Excited Scientists Find Cosmic Ring Of Fire’ Galaxy Looking At 11 Billion Light Years Back In Time


An Australian-led team of astronomers has discovered a previously unknown galaxy just three billion years after the Big Bang. Described as a “cosmic” ring of fire” and “titanic donut,” the finding could change what we know about how the first galaxies formed.

Announced today in the journal The Nature Of Astronomythis “collision ring galaxy”—named R5519—is 10. thousands of millions of light-years away and is the first of its kind to be found in the early Universe.

“It is very curious object that we have never seen before,” said the principal investigator, Dr. Tiantian Yuan, Center for Astrophysics and Supercomputing at the Swinburne University of Technology, and the ARC Centre of Excellence for All-Sky Astrophysics 3-Dimensional (ASTRO 3D). “It seems strange and familiar at the same time.”

The publication of Yuan’s paper, “A giant galaxy in the young Universe with an enormous ring” it was accompanied by an incredible video produced by Swinburne University astro-animator James Josephides.

Where is R5519?

R5519 is 10.8 billion light-years away. She was photographed as it existed 11 billion years ago. What do you do as “looking back in time?” Yes—all of astronomy is looking back in time because the light that enters your eyes when the stars/or a telescope has travelled great distances through space at the speed of light to reach us. Even the light of the sun is 8 minutes of 20 seconds of age.

The Big Bang took place about 13.8 billion years; R5519 was photographed only three billion light years later.

How big is R5519?

Supermassive. The hole in R5519 of the “ring ” cosmic” has a diameter of two thousand millions of times greater than that of the Earth-Sun distance, astronomers call an astronomical unit (au), despite the fact that the galaxy itself has a similar mass to our own Milky way.

R5519 is also three million times larger than the diameter of the supermassive black hole in the galaxy M87, which was the first to be directly imaged in the last year.

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Why is R5519 an incredible discovery?

This giant galaxy with a huge hole in the middle is a super-rare type of galaxy—a “collision ring galaxy”—that could shake-theories about how the first galaxies formed after the Big Bang, and how galaxies evolve. “It is making stars at a rate 50 times greater than the Milky way,” said Dr. Yuan. “Most of the activity that is taking place in your ring—so it truly is a ring of fire.”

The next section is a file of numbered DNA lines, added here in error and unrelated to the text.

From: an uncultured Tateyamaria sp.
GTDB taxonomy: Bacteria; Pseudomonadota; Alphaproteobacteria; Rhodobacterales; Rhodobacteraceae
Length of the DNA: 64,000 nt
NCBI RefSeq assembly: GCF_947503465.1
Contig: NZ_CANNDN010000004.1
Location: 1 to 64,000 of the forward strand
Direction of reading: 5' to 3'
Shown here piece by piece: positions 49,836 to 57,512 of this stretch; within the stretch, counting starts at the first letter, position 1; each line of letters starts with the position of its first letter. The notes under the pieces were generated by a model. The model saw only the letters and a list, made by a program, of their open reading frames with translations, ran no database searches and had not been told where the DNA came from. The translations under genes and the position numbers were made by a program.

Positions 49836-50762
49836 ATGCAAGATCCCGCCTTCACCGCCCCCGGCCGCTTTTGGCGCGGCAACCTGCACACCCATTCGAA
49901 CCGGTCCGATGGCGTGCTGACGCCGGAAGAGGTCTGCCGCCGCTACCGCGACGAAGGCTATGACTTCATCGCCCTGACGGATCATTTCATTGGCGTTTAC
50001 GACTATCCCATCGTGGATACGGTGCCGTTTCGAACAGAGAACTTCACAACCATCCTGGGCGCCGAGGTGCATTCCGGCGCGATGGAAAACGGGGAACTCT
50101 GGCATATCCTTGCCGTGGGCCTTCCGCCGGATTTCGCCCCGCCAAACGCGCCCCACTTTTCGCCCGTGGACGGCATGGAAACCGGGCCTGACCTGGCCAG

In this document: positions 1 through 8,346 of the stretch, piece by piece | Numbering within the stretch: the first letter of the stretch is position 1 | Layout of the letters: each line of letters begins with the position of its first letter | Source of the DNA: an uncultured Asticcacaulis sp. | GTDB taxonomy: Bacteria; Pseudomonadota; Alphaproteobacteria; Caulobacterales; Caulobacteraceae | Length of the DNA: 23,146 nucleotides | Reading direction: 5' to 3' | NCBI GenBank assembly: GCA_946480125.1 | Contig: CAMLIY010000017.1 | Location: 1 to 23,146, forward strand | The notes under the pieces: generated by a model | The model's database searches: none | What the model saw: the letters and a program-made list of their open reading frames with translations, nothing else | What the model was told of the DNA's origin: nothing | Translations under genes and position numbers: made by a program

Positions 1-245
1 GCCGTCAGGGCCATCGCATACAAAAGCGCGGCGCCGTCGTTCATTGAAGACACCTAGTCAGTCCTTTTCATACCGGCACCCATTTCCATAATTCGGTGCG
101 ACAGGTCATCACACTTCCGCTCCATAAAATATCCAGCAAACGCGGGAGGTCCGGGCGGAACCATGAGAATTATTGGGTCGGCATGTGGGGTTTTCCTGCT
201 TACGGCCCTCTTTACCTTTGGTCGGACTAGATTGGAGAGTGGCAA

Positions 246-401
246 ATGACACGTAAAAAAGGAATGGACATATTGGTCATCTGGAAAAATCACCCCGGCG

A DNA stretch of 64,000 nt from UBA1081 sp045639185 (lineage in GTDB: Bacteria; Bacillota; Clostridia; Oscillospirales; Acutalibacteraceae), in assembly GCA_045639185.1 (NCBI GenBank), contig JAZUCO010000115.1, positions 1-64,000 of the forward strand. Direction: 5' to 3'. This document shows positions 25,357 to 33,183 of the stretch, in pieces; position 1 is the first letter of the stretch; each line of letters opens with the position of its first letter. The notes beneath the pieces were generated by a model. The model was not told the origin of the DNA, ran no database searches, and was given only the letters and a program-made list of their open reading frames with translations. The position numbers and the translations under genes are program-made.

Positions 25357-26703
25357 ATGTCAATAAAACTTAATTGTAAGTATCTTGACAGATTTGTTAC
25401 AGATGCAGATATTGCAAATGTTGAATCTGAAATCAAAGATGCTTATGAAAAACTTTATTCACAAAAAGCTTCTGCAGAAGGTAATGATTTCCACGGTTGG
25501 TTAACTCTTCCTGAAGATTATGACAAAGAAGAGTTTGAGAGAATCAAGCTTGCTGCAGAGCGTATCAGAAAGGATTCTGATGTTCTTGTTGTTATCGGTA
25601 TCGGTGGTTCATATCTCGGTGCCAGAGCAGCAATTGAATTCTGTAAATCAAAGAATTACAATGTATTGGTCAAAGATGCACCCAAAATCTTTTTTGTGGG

How was R5519 discovered?

Working together with colleagues from Australia, USA, Canada, Belgium and Denmark, Dr Yuan used spectroscopic data collected by the W. M. Keck Observatory in Hawaii and the images recorded by the NASA, the Hubble Space Telescope to identify R5519 the unusual structure.

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Why is R5519 an important discovery?

R5519 is the first known “collisional ring galaxy” that has been found in the early Universe, and it is likely that the outcome of a violent encounter with other galaxies. Their discovery has implications for the understanding of how spiral galaxies like our own Milky way was formed.

That is because the ring galaxies as the R5519 are very rare in the local Universe. In fact, they represent just the 0,01% of the galaxies, and are formed by head-on collisions. This paper suggests that the tremendous collision rings are so rare to 11.8 billion years ago as they are today.

“The collision of galaxy formation of the ring requires a thin disk to be present in the “victim” of the galaxy before the collision occurs,” said co-author Professor Kenneth Freeman of Australian National University. “The thin disk is the definition of the components of spiral galaxies: before they are assembled, the galaxies were in a disorderly state, is not yet recognizable as spiral galaxies.”

“In the case of this ring galaxy, we are looking back at the early Universe 11 billion years ago, in a time when thin disks were only mounting,” said Freeman. “This discovery is an indication that the disc assembly in the spiral galaxies occurred during a more extended period of time than I thought.”

For comparison, the thin disk of our galaxy, the Milky way began to come together only around nine thousand million years ago.

Wishing you clear skies and great eyes.

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